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Social engineering – The human as a security gap

3 min read

"Organizations invest millions of dollars in firewalls and security systems, wasting their money because none of these measures take into account the weakest link in the security chain: users and system administrators." – Kevin Mitnick, former hacker and expert in social engineering

The least protected barrier for IT attackers is people themselves. Employees often unwittingly open the gates for so-called social engineers and can significantly influence the outcome of cyber attacks.

What is social engineering?

Social engineering thus specifically targets people who – precisely because of their "human weakness" – can be tempted to make mistakes. By cleverly deceiving and manipulating employees, professionals bypass the extensive security precautions of companies, sometimes effortlessly. This is how they obtain sensitive information or infiltrate internal systems with malware.

How do social engineers operate?

"Show me who you are!": Social engineering attacks are most successful when they target specific individuals. In this case, the attackers are well-informed about you, which makes it much easier for them to convince you – for instance, by dropping the right names and keywords during a conversation to inspire confidence.

Social media – a paradise for social engineers: On social networks, we reveal much more about ourselves than we think. This is why they are a paradise for social engineering.

  • Be sparing with any kind of information.
  • Restrict access to your profile content.
  • Never give your date of birth, as this information is often used for identification.
  • Be wary of unknown contact requests.

But what could someone possibly do with your job title, the name of your colleague or the Facebook post about the last company party? You'll find out in the next section.

"Trust me!": Attackers specifically use personal and professional information to convince you of their false identity. So, the caller has already spoken to your colleague Ms. Herbst about a particular project? Or does he remind you that in your position you are dealing with sensitive data, which is why he would like to secure your account? He explains to you that he was the photographer at the last company party and would like to send you the photos via a link? The psychological tricks used by attackers to elicit information from you are many and varied.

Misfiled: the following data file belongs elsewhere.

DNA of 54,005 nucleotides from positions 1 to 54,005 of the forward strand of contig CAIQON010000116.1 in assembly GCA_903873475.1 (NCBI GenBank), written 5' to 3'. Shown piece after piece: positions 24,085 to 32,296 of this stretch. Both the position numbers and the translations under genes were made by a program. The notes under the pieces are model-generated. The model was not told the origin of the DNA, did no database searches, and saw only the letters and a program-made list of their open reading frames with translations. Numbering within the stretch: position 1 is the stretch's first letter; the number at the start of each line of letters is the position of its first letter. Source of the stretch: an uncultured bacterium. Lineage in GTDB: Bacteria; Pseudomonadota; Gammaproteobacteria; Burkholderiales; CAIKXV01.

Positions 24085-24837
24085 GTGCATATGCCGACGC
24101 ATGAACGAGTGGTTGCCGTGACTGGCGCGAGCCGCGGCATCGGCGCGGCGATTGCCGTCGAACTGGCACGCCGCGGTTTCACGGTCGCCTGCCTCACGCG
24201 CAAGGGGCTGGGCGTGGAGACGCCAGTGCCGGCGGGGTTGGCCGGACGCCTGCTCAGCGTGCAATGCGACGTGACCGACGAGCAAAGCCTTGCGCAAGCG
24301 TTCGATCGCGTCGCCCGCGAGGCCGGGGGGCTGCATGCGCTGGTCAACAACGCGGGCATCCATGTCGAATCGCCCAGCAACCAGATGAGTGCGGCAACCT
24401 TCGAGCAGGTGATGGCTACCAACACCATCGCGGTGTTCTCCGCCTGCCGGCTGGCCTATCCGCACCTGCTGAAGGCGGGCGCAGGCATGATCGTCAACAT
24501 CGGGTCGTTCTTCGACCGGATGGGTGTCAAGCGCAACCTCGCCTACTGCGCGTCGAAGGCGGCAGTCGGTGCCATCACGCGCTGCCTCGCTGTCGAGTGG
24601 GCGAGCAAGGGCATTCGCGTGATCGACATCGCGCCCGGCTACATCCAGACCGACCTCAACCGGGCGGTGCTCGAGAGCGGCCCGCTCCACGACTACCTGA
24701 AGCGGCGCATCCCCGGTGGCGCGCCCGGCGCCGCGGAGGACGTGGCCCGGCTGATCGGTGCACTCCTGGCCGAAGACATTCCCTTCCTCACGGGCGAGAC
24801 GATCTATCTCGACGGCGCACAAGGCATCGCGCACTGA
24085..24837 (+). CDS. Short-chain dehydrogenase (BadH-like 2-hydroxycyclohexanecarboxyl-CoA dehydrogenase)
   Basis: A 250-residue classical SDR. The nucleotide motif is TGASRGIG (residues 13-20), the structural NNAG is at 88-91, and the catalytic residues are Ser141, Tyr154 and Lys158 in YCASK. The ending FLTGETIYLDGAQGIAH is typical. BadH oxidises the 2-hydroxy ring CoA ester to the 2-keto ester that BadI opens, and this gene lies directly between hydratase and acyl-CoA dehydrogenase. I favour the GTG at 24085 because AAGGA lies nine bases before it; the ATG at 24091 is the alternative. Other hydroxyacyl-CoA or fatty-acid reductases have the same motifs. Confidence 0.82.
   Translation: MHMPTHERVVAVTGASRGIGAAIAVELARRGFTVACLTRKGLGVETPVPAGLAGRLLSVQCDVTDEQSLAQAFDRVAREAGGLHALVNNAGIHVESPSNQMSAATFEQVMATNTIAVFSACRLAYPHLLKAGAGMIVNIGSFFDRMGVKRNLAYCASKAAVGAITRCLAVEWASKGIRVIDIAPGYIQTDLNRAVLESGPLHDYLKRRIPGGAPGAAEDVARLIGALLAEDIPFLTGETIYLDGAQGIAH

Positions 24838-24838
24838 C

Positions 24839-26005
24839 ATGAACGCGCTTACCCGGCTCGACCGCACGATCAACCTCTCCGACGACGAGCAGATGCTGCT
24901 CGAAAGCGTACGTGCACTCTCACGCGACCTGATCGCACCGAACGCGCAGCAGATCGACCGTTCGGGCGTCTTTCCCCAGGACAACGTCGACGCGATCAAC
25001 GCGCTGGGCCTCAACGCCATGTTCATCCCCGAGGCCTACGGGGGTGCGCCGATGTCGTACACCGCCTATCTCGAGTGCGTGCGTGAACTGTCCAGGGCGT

"I would like to help you!": Did the attacker convince you with his knowledge and friendly demeanor? Then he may have found the loophole he was looking for. The alleged "support employee" helpfully connects to your computer or sends you an important link via email. You have made the fatal mistake of providing your login data upon request or opening the link in the email? Then you may now have to deal with spyware or malware!

The many faces of social engineers

You're wondering what social engineers resort to most often? Social engineering can have many faces and the attack does not always happen digitally straightaway.

Pretexting: Social engineers first provide a pretext in writing or by phone to soften you up for the actual attack. With a good reason, they eliminate some doubts.

Phishing: Possibly the most common form of social engineering. These are emails that give a trustworthy impression and aim at tapping sensitive data. Victims unknowingly install malware or disclose the information themselves in good faith. For further information on phishing, see our Phishing section.

Tailgating: The "colleague" slipping through the entrance door with you or the "bypasser" who urgently wants to borrow your phone. Attackers take advantage of carelessness or helpfulness for their criminal goals.

Placement of malicious storage devices: Never connect found flash drives or other storage devices to your laptop or computer – no matter if for business or private use. These may also be deliberately placed malware!

Look for these signs to expose dubious emails or calls

Now you know how social engineers work and which typical gateways they use. But what are the warning signals you should look out for specifically?

  • Are you being threatened with consequences (fees, legal orders)?
  • Are you asked for confidential data (login or bank details, company internals)?
  • Are you put under (time) pressure (deadlines and urgency notes)?
  • Is it a suspicious URL or an unencrypted website (https abbreviation and lock symbol are missing)?

Always reject suspicious calls and be alert for dubious emails!

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Cristian Mudure
About the Author:
Cristian Mudure is the Founder and CEO of Stackfield. He loves digital business models and spends his spare time on the tennis court.
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